I bristled, but I did suppress the urge to yank the fixture from the ceiling and beat it into the kitchen floor. It was early. I was up and getting a head start on my day; the cup was still half full. I remembered this and stayed positive as I turned on the big, overhead kitchen light and got ready. A short while later I made my way to the garage, hit the button on the wall and watched the door go up as I made my way to the car.
After I reversed out of the garage, I hit the button on my door opener. The door didn't go down. So, I slowed in the middle of the driveway and began the process of finessing the opener. Tapping it here. Really pressing down there. Lightly pressing the left side repeatedly then following it up with the right. All of these approaches had worked in the past, but not this time. That door was up.
I put the car into park. Did I mention it was about 43 degrees and drizzling rain? Well it was. So I stayed in the car and kept tapping. After maybe two minutes, I realized I was screwed.
Furious at the "God of Inanimate Objects," I flung open my car door, walked through the rain back into the garage and hit the wall button to close the door.
I was cold, a bit wet and a lot livid. If only I had a release valve for that early-morning anger.
Then I noticed it in my hand: the one reason I wasn't five minutes down the road toward work. The reason I was walking through a bone-chilling rain. The source of — literally — hours of frustration and time wasted over the course of the last three years. THE GARAGE DOOR OPENER.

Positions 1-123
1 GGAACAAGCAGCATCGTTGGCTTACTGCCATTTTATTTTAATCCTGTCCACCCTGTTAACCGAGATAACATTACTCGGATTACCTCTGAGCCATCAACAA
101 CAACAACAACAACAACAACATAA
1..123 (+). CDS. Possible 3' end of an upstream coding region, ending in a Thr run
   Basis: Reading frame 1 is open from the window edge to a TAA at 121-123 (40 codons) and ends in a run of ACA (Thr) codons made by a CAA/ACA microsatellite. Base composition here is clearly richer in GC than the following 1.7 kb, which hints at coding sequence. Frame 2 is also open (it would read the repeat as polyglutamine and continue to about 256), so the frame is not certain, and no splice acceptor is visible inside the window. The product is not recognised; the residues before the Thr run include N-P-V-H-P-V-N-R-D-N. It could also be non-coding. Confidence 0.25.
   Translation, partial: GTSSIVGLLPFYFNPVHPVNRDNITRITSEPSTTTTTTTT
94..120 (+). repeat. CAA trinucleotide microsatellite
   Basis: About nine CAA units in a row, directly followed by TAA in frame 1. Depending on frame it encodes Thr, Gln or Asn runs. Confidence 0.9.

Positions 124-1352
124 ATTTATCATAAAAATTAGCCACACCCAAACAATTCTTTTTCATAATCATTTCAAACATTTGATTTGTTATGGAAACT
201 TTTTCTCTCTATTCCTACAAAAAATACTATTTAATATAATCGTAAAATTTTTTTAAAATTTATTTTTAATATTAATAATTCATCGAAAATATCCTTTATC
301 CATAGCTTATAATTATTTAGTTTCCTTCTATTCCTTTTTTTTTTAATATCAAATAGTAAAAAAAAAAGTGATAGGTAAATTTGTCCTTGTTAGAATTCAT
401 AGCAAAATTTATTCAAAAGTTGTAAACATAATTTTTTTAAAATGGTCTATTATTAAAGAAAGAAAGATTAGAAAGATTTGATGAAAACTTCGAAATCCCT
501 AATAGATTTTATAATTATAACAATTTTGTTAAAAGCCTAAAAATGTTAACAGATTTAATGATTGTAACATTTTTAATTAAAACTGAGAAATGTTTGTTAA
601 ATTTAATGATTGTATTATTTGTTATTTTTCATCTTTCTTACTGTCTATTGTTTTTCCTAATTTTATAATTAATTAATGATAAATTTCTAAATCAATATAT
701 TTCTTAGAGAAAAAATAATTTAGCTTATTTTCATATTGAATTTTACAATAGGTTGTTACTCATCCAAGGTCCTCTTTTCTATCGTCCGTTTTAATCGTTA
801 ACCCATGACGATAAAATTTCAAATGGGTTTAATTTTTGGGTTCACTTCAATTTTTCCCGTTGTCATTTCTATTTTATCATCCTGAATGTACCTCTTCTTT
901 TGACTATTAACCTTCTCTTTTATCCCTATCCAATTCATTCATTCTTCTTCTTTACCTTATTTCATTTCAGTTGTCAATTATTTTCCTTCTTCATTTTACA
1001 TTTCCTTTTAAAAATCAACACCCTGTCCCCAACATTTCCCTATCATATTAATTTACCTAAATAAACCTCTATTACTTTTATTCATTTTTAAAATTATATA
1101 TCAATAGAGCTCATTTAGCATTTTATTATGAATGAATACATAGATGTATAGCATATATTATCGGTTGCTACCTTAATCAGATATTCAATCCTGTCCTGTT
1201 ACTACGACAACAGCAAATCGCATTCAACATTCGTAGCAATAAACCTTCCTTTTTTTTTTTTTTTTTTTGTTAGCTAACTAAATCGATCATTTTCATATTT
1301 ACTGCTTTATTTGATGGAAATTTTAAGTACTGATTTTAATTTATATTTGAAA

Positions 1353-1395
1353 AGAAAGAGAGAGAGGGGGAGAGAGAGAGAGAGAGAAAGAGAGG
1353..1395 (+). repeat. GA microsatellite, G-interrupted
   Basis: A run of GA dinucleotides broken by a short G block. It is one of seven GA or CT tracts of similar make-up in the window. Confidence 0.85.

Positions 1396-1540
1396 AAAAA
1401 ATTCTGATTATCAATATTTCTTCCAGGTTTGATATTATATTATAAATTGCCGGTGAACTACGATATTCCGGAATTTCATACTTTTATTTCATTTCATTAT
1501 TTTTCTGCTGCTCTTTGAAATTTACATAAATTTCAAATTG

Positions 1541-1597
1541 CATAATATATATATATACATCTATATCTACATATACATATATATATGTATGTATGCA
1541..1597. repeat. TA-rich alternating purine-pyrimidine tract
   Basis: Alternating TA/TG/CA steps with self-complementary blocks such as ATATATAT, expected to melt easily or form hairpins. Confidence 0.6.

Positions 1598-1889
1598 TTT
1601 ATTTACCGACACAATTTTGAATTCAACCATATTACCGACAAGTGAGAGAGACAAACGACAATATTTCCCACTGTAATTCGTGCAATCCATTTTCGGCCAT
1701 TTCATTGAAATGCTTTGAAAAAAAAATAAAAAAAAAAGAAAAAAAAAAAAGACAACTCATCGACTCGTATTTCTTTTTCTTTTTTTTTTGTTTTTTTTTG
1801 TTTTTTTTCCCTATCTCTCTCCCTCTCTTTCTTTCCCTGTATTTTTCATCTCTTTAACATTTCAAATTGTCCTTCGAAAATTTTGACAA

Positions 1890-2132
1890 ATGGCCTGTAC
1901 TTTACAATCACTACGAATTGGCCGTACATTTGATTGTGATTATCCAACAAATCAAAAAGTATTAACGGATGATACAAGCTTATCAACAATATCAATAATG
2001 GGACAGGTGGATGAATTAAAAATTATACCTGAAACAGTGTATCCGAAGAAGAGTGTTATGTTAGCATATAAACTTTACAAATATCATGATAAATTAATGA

In a flash, I knew what I had to do. So, with the door still lowering, and me moving quick to sneak under it, I threw that God-forsaken little hunk of plastic crap as hard as I could. I didn't have a target, but I should have. I heard it skip off the driveway before it disappeared into the darkness.
The flash came over me to "Throw that piece of $#!* as hard as you can — you'll feel better" came quick. The flash of regret was equally fast.
My street was pitch black, its curbs lined with deep piles of maple leaves.
|Sweet, glorious "Clicker." $29 well spent.|
So there I stood in the rain, using my phone's flashlight to illuminate the ground. I walked back and forth, hypothesizing possible flight paths for the opener. As I did this, one neighbor pulled out from his garage. I wondered if he knew it was me pacing the road with a flashlight.
Then another neighbor walked outside to take her dog for a walk. She said "Hi," and I sheepishly confessed what I'd done. As I explained myself, she waived me off and said, "I get it."
That made me feel a bit better. But the hunt remained. Throughout my ten minutes of searching in the darkness, combing leaf pile after leaf pile, I wondered if I'd ever find the opener.
Then, a large van pulled onto my street and gave me my answer. As its bright headlights passed me, my focus was dashed by a loud, "CRACK!"
The moment I heard it, I knew what had happened. The van had driven over the opener. As it moved on, I made my way over to the van's path and there was the opener. That terrible, frustrating piece of time-wasting awfulness lay there, cracked and broken, irreparably so.
Immediately I felt it — catharsis. In one fell swoop, I'd found the opener and had my stingy hand forced to buy a new one that would actually work. I might have creeped out one neighbor and confirmed the suspicions of another, but in some weird and no doubt wrongheaded way, this whole sad affair felt like a victory.
To my unborn son, and my now three-year-old son, I say, don't be like daddy. Learn from his immaturity and mistakes. And if you take nothing else from this story let it be the following:
If the opener doesn't work on the third battery, don't throw it into the dark —get in your car and drive over it, you'll find that's much more gratifying.